Leaving an interview can leave you feeling ecstatic, deflated or somewhere in between – particularly if you weren’t able to get a clear read on how you were received.
Leaving an interview can leave you feeling ecstatic, deflated or somewhere in between – particularly if you weren’t able to get a clear read on how you were received. Here we look at 10 green flags after a job interview that all point to a successful match.
10 positive flags after a job interview
The interview went longer than scheduled
Typically, strong interviews do go overtime. The hiring manager might be eager to ask more questions, or particularly interested in hearing about your specific experience. If your interview goes well over the scheduled time, and the conversation is generally equal parts back and forth, this is a definite green flag after a job interview.
You were invited outside of the meeting room into the office
If the interviewer takes you outside of the meeting room to show you around, this is a good sign. It suggests the interviewer wants you to feel comfortable and get a good gauge of a possible new work environment.
You met other team members
Like seeing the office, meeting potential workmates suggests some longevity beyond a short interview. The hiring manager might want you to get a feel for the culture and potential workplace, or quickly introduce you to someone who might be interviewing you at the next stage.
They sold the opportunity
Interviews are a two-way street. Just as you are excited about the role and will convey this in the interview, the interviewer should also be selling the opportunity to you. If you leave the interview sensing their passion for the company and the role on offer, this is a good sign that you both gelled.
You have all the information
During the interviewer’s pitch, they should be sharing information on the role that builds excitement. This includes benefits, day-to-day responsibilities, workplace inclusion and culture, annual events, initiatives that support charities or the community, and where you would fit in. Bonus information includes where in the office your potential department is located and the names of people in your potential team.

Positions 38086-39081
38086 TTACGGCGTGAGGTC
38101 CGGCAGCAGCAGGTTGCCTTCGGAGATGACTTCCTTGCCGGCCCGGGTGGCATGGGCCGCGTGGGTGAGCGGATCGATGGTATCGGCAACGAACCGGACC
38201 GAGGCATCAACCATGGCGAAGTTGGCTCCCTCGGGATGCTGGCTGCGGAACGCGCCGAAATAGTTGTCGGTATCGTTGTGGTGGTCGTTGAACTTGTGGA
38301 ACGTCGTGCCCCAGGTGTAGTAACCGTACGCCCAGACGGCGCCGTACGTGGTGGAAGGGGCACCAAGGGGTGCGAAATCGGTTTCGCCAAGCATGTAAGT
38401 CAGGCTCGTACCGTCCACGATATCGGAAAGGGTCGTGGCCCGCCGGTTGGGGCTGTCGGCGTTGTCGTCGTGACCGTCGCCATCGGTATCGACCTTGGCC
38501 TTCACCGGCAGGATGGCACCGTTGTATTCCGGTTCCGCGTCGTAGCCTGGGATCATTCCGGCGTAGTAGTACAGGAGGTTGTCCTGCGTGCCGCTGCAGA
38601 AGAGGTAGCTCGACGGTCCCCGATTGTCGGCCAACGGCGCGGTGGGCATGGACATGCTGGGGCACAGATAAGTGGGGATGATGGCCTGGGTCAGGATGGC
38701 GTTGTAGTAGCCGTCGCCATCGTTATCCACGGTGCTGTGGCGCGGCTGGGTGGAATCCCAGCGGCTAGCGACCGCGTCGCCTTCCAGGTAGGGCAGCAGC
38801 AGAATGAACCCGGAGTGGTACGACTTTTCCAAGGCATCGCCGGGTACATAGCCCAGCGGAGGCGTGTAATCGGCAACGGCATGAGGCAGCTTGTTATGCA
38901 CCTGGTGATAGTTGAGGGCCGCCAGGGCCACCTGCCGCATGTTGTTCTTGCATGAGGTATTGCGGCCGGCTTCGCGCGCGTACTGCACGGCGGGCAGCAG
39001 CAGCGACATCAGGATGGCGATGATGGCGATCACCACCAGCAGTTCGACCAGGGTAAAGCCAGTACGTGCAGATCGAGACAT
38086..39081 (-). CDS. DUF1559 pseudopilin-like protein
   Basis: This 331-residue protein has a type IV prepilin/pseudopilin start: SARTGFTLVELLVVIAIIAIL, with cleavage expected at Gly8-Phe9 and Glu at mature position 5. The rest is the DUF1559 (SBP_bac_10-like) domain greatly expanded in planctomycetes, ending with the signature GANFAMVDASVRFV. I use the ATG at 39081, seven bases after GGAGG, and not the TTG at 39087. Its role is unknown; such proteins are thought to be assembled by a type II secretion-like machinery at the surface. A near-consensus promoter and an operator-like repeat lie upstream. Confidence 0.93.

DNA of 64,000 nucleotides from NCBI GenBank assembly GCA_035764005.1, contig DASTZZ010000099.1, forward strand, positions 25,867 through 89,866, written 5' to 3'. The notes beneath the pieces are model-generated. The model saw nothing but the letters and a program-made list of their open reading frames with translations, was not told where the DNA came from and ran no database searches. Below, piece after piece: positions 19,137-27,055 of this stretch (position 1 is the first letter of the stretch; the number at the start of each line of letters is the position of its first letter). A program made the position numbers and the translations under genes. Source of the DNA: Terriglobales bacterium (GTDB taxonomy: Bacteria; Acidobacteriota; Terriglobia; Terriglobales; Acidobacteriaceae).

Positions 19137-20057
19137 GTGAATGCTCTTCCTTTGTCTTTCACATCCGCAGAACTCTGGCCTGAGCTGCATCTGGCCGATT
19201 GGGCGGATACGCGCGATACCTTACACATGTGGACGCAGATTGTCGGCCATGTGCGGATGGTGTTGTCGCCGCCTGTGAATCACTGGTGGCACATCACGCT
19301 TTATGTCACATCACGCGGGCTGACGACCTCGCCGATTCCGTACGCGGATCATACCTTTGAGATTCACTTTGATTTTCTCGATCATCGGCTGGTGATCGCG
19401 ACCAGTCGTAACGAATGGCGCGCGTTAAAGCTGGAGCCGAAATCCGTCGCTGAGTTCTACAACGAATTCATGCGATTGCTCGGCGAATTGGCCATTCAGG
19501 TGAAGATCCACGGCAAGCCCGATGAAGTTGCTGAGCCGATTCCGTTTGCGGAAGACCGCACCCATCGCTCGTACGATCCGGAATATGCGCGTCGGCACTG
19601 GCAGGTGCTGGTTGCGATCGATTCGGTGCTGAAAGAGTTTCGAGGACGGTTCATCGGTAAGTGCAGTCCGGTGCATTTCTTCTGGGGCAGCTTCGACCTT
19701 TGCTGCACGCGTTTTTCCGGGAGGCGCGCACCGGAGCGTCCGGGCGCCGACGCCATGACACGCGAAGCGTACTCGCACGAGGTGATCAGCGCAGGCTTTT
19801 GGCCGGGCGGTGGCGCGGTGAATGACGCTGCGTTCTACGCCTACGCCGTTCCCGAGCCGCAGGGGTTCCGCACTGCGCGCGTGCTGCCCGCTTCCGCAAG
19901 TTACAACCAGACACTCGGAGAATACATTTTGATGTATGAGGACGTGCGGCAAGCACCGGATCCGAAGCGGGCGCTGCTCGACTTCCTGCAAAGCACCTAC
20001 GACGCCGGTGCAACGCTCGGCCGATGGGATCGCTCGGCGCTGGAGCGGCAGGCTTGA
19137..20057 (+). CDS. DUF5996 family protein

Career progression is discussed
If in the excitement, the interviewer talks about career progression pathways that could open for you, this is a green flag. The interviewer is clearly listening to you, your wants, and your strengths and seeing how they already fit into the team structure and business vision.
You connect about things outside of work
Small talk is expected in an interview. And that’s a good thing. The interviewer is representative of the culture of the business and potentially your direct line manager. It’s someone you will want to get along with—and they’ll also want to get along with you. If you feel a connection or have common topics to talk about, this is a sign that culturally you might be a fit.
The interviewer is relaxed
If the interviewer is happy with your answers, and not rushing through, it’s likely they are happy with what you’re saying.
You were asked a lot of questions about your skills
At its core, an interview is a test of your skills, knowledge, and experience. The interviewer wants to feel assured you have the technical know-how and soft skills to complete the core responsibilities of the role. If they asked lots of questions, and you were able to adequately prove your experience with examples, that’s a sign they were intrigued by your responses.
You are asked about start dates
Possibly the greenest flag is if you are asked about potential start dates or availability. This is a sign your interviewer sees you as a strong candidate and you can expect an offer or at minimum a follow-up interview very soon.